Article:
Passenger numbers at Gatwick to drop until 2024

For the next three years, the London airport may never record the same numbers of passengers as it did before the COVID-19 outbreak

The airline industry in the UK has been hit very hard by the COVID-19 outbreak, with weeks of all fleets being grounded.

Even worse, the second largest airport in London risks hosting a reduced number of passengers for the next three to four years.

In a drive to contain the virus, the UK government has been forced to lock down cities and impose travel restrictions.

The CEO of Gatwick Airport, Stewart Wingate, believes it will take some years before the airport returns to its pre-crisis level.

“We think it will take three to four years for Gatwick to come back to 2019 passenger volume levels,” he told CNBC.

Big airlines threaten to pull out       

Gatwick has gone from a vibrant airport to one that risks facing a crisis after two big airlines announced plans to close their services.

Both Virgin Atlantic and British Airways are reviewing their presence at Gatwick and could end their operations.

Wingate said everything is being done to ensure that the two influential airlines do not close their services at Gatwick, an airport which reported almost 37 million passengers in the last nine months of 2019.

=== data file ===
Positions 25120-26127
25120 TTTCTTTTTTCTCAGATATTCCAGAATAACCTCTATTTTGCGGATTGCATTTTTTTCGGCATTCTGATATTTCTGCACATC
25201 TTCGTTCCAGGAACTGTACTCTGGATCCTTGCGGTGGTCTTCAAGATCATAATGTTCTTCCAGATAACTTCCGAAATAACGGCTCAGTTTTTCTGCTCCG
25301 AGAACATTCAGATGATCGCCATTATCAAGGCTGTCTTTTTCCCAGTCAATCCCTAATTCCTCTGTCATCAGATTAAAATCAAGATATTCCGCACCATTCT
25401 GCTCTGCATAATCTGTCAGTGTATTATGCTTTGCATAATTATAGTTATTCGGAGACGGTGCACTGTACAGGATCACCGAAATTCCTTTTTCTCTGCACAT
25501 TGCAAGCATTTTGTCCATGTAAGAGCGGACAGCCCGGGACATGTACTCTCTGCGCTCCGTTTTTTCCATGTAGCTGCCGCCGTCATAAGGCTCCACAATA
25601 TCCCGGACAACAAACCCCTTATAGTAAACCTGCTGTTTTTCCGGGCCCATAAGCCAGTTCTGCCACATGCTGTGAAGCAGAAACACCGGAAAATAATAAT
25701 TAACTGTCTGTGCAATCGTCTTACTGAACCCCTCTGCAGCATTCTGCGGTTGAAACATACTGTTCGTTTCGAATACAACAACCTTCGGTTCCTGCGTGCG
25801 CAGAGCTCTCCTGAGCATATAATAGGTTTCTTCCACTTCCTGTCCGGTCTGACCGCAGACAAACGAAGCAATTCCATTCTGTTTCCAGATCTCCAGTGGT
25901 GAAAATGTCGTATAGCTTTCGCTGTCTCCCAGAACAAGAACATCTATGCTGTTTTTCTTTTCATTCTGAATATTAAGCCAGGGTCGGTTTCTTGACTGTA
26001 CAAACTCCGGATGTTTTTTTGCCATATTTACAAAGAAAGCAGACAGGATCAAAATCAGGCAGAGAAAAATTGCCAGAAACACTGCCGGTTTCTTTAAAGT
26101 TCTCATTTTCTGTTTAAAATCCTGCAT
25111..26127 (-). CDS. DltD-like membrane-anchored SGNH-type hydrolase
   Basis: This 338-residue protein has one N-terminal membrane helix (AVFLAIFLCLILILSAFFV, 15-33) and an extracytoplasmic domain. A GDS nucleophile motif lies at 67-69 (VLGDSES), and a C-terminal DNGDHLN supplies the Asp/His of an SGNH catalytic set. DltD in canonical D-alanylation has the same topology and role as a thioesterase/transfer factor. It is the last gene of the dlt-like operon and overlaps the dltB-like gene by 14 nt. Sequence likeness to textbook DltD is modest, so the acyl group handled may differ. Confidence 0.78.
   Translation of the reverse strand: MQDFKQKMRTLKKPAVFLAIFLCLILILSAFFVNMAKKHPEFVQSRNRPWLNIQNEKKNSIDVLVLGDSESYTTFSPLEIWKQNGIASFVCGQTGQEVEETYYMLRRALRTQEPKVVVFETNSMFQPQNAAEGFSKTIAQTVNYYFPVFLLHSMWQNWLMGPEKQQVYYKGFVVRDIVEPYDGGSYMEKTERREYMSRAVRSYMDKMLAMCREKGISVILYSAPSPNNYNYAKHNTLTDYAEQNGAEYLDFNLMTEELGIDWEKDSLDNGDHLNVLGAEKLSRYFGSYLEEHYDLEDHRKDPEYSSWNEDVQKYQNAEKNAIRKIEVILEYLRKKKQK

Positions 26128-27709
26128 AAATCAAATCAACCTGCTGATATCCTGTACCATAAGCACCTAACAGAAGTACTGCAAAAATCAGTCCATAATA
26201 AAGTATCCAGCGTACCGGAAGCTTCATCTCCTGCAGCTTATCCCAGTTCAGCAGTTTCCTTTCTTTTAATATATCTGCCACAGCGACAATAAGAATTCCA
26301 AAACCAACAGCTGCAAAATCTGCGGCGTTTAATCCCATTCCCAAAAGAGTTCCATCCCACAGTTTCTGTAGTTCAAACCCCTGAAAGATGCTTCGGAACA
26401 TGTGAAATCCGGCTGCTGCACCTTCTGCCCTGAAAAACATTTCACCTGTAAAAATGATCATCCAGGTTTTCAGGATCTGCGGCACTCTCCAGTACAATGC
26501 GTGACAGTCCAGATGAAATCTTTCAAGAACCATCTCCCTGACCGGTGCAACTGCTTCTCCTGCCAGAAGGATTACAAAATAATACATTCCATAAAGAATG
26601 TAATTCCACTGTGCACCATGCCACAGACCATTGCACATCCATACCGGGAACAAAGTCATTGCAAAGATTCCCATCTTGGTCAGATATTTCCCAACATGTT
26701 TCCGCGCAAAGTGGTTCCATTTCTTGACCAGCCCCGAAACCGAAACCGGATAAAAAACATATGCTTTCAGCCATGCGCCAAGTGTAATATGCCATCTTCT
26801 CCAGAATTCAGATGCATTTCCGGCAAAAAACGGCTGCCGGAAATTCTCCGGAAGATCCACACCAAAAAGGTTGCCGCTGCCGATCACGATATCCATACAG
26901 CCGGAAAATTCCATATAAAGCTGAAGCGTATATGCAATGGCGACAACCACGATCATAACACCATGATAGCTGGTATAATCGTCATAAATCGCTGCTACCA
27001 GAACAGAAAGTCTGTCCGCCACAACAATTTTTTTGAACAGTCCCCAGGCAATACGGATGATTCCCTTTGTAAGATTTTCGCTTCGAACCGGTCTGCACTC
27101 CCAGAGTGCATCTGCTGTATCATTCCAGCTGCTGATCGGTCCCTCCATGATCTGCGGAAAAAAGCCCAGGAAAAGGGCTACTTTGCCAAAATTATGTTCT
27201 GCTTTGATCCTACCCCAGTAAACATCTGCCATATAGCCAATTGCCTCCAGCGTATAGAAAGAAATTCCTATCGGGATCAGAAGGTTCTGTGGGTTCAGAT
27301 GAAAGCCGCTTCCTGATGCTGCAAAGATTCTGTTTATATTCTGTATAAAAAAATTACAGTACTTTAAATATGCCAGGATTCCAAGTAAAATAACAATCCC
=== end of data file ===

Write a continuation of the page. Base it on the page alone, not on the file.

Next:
“We are very hopeful that British Airways will continue flying: we think they will. We certainly are doing everything we can to persuade them to continue to fly to and from Gatwick and Virgin [Atlantic] are holding on to their spots. So, in three or four years, they are telling us, they certainly intend to come back to Gatwick,” Wingate said.

Travel industry “fights” UK quarantine policy

Many in the air travel industry believe the UK’s quarantine policy is not effective and is the reason for British peoples general reluctance to fly abroad.

Under the present rules, UK-based travellers would have to self-isolate for 14 days on their return to the country.

Wingate argues that UK officials should adopt the models being used in mainland Europe, saying: “Borders are coming down, the planes are starting to fly, and it is really important economically that we participate in this market.”

Britain’s biggest budget airline, easyJet, resumed flights on Monday, having grounded its fleet for 11 weeks. 

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